Objective: Biomarkers are increasingly important to diagnose and test treatments of neurodegenerative diseases such as Parkinson disease (PD). This study compared neuroimaging, neurochemical, and olfactory potential biomarkers to detect central dopamine (DA) deficiency and distinguish PD from multiple system atrophy (MSA). Methods: In 77 PD, 57 MSA, and 87 control subjects, radioactivity concentrations in the putamen (PUT), caudate (CAU), occipital cortex (OCC), and substantia nigra (SN) were measured 2 h after 6-[18F]fluorodopa injection, septal myocardial radioactivity measured 8 min after 6-[18F]fluorodopamine injection, CSF and plasma catechols assayed, or olfaction tested (University of Pennsylvania Smell Identification Test (UPSIT)). Receiver operating characteristic curves were constructed, showing test sensitivities at given specificities. Results: PUT:OCC, CAU:OCC, and SN:OCC ratios of 6-[18F]fluorodopa-derived radioactivity were similarly low in PD and MSA (p < 0.0001, p < 0.0001, p = 0.003 compared to controls), as were CSF dihydroxyphenylacetic acid (DOPAC) and DOPA concentrations (p < 0.0001, each). PUT:SN and PUT:CAU ratios were lower in PD than in MSA (p = 0.004; p = 0.005). CSF DOPAC correlated positively with PUT:OCC ratios (r = 0.61, p < 0.0001). Myocardial 6-[18F]fluorodopamine-derived radioactivity distinguished PD from MSA (83% sensitivity at 80% specificity, 100% sensitivity among patients with neurogenic orthostatic hypotension). Only PD patients were anosmic; only MSA patients had normal olfaction (61% sensitivity at 80% specificity). Conclusions: PD and MSA feature low PUT:OCC ratios of 6-[18F]fluorodopa-derived radioactivity and low CSF DOPAC and DOPA concentrations, cross-validating the neuroimaging and neurochemical approaches but not distinguishing the diseases. PUT:SN and PUT:CAU ratios of 6-[18F]fluorodopa-derived radioactivity, cardiac 6-[18F]fluorodopamine-derived radioactivity, and olfactory testing separate PD from MSA.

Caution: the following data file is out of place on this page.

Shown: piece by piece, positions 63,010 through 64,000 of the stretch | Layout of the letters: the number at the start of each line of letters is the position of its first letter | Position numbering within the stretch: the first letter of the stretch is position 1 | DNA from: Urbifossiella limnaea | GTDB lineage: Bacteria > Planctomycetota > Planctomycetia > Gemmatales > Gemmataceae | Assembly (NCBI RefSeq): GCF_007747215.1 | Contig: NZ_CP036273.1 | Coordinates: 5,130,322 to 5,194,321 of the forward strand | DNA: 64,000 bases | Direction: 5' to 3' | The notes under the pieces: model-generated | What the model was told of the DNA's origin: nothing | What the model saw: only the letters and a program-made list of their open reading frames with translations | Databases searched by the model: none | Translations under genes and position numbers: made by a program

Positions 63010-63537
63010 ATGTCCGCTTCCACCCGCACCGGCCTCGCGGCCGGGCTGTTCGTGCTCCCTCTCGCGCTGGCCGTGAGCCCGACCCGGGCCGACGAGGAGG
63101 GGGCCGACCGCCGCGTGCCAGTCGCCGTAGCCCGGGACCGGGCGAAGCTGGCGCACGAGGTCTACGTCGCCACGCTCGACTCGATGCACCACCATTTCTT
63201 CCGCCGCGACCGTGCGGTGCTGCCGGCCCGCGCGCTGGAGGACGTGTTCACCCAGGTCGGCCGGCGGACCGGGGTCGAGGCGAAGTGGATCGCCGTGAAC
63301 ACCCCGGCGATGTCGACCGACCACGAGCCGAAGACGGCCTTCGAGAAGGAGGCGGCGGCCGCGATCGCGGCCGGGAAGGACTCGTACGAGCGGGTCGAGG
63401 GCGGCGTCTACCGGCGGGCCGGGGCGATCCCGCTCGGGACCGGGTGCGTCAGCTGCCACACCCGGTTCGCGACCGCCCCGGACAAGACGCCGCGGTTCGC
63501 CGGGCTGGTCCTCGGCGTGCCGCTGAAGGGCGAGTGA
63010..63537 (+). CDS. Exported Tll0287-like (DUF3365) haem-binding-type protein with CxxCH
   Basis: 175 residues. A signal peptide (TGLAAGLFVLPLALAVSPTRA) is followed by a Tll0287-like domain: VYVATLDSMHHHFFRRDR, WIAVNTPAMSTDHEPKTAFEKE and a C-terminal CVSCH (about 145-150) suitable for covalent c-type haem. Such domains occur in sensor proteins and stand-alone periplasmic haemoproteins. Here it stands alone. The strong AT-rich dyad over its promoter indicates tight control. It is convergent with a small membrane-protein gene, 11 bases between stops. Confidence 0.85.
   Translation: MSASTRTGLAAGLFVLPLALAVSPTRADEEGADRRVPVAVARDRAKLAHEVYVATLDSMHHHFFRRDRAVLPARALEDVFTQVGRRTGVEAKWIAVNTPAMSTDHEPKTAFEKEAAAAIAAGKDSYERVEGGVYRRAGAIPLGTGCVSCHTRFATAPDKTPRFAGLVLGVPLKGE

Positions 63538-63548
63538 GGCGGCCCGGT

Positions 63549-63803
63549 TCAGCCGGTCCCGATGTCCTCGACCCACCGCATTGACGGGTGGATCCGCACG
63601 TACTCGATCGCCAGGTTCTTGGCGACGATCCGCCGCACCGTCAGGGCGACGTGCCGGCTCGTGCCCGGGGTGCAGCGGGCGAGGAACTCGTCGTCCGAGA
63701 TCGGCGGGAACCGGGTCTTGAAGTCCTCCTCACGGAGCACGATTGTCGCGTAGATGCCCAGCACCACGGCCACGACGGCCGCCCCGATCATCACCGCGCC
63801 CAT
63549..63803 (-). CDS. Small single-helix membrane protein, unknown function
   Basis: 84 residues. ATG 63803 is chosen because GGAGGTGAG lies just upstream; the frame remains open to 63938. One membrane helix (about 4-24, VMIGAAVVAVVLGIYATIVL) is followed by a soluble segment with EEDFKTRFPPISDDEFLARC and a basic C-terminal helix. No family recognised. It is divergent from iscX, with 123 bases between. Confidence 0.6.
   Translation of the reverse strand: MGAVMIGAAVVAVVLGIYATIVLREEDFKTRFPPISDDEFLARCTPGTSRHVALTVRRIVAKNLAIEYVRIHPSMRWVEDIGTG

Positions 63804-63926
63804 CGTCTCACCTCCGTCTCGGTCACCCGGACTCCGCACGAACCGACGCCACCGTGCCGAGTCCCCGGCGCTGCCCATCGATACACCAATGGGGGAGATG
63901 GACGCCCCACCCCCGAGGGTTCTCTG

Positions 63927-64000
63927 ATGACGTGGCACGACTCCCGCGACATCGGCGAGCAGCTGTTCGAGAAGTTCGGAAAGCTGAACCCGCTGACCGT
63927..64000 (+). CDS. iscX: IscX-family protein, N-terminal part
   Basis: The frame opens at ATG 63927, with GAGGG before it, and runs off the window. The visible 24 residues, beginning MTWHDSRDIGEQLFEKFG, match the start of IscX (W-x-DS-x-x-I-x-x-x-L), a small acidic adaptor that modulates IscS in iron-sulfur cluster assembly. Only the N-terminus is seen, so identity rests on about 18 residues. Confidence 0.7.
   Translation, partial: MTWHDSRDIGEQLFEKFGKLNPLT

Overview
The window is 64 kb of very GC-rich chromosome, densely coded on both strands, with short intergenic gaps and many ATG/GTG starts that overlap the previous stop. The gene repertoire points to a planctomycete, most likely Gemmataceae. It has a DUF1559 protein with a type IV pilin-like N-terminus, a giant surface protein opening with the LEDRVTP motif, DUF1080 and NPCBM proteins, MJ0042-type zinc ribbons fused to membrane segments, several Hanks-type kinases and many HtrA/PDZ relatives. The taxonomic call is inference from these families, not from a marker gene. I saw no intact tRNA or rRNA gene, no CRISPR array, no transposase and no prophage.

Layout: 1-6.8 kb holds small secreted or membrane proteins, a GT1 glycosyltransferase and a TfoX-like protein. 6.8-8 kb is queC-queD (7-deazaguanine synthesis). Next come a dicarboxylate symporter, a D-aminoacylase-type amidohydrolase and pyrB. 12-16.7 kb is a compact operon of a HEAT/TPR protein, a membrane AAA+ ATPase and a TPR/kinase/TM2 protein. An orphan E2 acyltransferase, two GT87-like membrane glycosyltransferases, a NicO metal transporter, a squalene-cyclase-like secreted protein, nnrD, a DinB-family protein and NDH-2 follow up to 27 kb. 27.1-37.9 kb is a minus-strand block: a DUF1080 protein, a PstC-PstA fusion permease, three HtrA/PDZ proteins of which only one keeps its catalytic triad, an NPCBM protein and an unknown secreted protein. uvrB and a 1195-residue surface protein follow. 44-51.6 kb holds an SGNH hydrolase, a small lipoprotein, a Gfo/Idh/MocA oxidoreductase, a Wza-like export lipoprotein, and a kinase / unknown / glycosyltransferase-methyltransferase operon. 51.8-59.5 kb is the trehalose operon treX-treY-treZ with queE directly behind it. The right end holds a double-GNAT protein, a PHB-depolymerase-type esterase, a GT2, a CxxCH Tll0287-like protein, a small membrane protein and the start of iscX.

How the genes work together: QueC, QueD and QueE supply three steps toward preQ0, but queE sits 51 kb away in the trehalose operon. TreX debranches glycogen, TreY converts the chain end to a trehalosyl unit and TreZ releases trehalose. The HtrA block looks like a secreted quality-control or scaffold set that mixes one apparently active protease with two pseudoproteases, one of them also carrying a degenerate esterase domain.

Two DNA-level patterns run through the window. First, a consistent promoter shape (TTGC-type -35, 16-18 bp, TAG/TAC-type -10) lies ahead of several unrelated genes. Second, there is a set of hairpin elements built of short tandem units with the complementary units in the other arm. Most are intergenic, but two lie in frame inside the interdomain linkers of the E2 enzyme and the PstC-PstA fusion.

Bibliographical noteFunding Information:
This research was supported by the Intramural Research Program of the NIH, National Institute of Neurological Disorders and Stroke.
- Multiple system atrophy